The frozen grip of Death.
my excuses the reason my painting took too long was the constant interruptions. Namely, snow blowing. In years past, we had a guy plow our driveway. At thirty bucks a pop. This guy would come and plow an inch of snow before it melted so he could charge me. I will admit that he was useful after big snows, but I still had to shovel a lot of snow to clear out the piles he pushed into the wrong spot. Year after year. Even after I told him not to. You may be wondering why I continued to use him if he caused me that much aggravation. It's simple. Everybody else charged $40.
So this year we bought a snow-blower in a "Damn it, I'll do it myself!" frame of mind. I was thinking that using it once a week or two (the average time between snow storms) wouldn't be too tough, and hey-- after a few years it'll pay for itself.
After this winters two storms a week, I think it's paid off now...
This was a shot of my poor, buried studio. As I looked at this sight day after day, I was reminded of a lovely day last year when my studio presented a far different look:
That my friends, is spring! And it's all I thought of...
Monday, February 2, 2015
People who say the Beatles weren't all that great-- and I'm speaking to you, you Millenials-- are of course misguided in their notion, because they lack objectivity. Sure, they've heard Beatles songs, but they don't quite grasp as to why everybody says they are so darn good. What is missing for those young punks is context. You see, back in say 1965, were you to turn the knob on your transistor radio you would have heard songs by Sam The Sham and The Pharaohs (Wooly Bully), Sonny and Cher (I Got You Babe), Tom Jones (What's New Pussycat), and then from the one-watt speaker, like an alien space-craft come to blow your mind, would come a masterpiece like Yesterday by the Beatles. So yeah, the Beatles were great, but what is essentially forgotten these days was how much better they were over their contemporaries.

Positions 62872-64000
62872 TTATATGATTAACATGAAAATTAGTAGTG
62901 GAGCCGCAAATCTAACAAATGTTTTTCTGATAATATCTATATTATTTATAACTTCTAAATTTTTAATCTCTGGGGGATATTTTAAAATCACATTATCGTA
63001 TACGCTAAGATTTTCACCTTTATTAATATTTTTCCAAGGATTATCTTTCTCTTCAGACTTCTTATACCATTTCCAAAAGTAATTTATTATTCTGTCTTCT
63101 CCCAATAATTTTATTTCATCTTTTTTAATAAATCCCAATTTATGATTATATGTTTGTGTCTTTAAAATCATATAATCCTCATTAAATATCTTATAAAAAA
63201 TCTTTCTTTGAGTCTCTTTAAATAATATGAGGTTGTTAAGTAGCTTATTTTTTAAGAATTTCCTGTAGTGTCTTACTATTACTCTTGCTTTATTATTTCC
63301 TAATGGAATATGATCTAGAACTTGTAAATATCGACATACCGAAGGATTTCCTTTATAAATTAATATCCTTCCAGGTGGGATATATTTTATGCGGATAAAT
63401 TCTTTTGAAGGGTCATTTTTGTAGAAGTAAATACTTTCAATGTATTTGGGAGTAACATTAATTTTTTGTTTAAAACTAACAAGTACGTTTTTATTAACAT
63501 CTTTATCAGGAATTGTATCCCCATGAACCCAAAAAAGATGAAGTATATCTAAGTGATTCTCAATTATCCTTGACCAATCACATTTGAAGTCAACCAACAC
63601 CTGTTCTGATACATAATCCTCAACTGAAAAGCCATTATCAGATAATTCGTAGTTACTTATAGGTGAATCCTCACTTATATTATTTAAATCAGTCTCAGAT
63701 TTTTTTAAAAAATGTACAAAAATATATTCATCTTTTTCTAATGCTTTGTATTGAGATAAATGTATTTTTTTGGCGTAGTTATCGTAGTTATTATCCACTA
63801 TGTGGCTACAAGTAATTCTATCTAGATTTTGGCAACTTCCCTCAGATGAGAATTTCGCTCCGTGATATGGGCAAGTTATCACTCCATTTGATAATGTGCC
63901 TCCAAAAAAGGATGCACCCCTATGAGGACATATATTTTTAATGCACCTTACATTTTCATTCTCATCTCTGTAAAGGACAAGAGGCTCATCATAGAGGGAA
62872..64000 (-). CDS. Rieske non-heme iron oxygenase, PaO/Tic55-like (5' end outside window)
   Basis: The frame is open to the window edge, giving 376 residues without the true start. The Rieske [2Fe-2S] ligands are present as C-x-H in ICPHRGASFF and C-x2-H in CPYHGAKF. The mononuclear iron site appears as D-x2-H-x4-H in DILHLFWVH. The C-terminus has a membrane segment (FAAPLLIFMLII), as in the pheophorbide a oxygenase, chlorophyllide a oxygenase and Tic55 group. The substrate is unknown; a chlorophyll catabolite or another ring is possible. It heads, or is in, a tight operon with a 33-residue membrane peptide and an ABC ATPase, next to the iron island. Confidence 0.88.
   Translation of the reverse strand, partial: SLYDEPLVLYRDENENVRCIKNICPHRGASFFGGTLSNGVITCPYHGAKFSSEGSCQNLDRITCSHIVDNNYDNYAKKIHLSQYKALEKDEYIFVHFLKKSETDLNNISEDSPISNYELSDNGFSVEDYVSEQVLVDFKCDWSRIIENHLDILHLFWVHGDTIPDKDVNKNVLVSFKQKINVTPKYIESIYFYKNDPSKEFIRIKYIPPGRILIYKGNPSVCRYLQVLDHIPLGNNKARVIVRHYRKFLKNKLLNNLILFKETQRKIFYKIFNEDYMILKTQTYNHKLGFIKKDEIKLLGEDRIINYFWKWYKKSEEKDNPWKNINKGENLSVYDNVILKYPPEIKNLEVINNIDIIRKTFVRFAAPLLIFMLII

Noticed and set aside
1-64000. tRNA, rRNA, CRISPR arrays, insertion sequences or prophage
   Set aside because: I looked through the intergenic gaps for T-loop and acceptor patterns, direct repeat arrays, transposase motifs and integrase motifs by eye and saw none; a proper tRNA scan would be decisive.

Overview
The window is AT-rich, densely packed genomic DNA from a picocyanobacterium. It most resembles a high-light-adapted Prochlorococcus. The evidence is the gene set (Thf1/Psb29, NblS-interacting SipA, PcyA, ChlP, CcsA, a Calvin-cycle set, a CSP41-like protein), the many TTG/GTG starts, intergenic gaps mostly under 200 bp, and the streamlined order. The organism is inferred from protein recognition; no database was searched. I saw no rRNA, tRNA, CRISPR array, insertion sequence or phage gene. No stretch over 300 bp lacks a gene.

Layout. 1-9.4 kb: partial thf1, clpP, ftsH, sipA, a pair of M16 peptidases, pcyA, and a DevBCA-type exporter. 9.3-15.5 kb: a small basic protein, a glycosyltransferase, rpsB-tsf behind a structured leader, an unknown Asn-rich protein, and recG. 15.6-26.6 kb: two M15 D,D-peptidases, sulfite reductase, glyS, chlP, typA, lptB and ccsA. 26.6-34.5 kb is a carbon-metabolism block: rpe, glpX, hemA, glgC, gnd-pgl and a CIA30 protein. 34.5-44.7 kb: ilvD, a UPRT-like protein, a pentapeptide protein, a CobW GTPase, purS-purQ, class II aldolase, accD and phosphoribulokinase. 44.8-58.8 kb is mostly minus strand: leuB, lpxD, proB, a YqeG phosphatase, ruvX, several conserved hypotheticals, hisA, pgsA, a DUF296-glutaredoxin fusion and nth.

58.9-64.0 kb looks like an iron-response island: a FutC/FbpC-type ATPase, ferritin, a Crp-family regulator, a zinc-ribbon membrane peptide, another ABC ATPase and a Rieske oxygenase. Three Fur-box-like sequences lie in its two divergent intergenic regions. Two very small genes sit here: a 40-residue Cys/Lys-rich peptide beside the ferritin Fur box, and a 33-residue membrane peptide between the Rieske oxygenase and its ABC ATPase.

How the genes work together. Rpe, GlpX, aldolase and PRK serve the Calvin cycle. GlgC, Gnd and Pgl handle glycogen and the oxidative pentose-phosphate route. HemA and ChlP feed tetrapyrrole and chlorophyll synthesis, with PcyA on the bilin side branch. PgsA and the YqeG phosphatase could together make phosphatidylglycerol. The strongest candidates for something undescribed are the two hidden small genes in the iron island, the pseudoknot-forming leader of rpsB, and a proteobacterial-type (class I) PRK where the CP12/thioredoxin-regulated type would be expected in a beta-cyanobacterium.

February 3rd is the anniversary of Norman Rockwell's birth in 1894. Constant readers of Maine-ly Painting (which if you count individual eye-balls numbers near a dozen!) know that I have a long standing love of Rockwell's art. I may have even written a post or two, or three about him. But still, some people-- and I'm talking to you Millenials again-- have come to realize that no, he didn't really suck, but still can't quite grasp as to why he was and still is considered so great. Again, a little context is needed.
When Norman first started painting covers for the premier weekly magazine of America called The Saturday Evening Post in 1916, he was just one among many cover artists. There was JC Leyendecker and NC Wyeth to name a couple. Sure, while Norm was talented enough to be a cover artist, there were still a good many covers done better than his. Gradually over time though, he started to mature in his style and vision of the America that the Post wanted all their artists to portray. His people were more convincing, the humor more appealing. The art itself was more attractive. By the 1930's more copies were being sold that had his paintings on the cover than any other cover artist. Rockwell was becoming quite well known if not down right famous.
So what made his work stand out? Why was Rockwell considered the King Of Illustrators? Well, because he was great, for starters, but also because-- like the Beatles-- he was head and shoulders above his contemporaries. To prove me right, let's put him in context, shall we?
Here is a run-down of typical Saturday Evening Post covers through the 40's and 50's. The artists were all top flight, no doubt. But to see the difference I'll throw in the occasional Rockwell.
|Yep, it's Norm|
|Really? You need to look at this caption?|
Do you get where I'm coming from? Week after week the Post had nice, pleasant covers and then-- like an alien space-craft come to blow your mind-- comes a Norman Rockwell cover.
That's what made him so great!
So, Happy Birthday again, Norman. You'll always be the King in my book.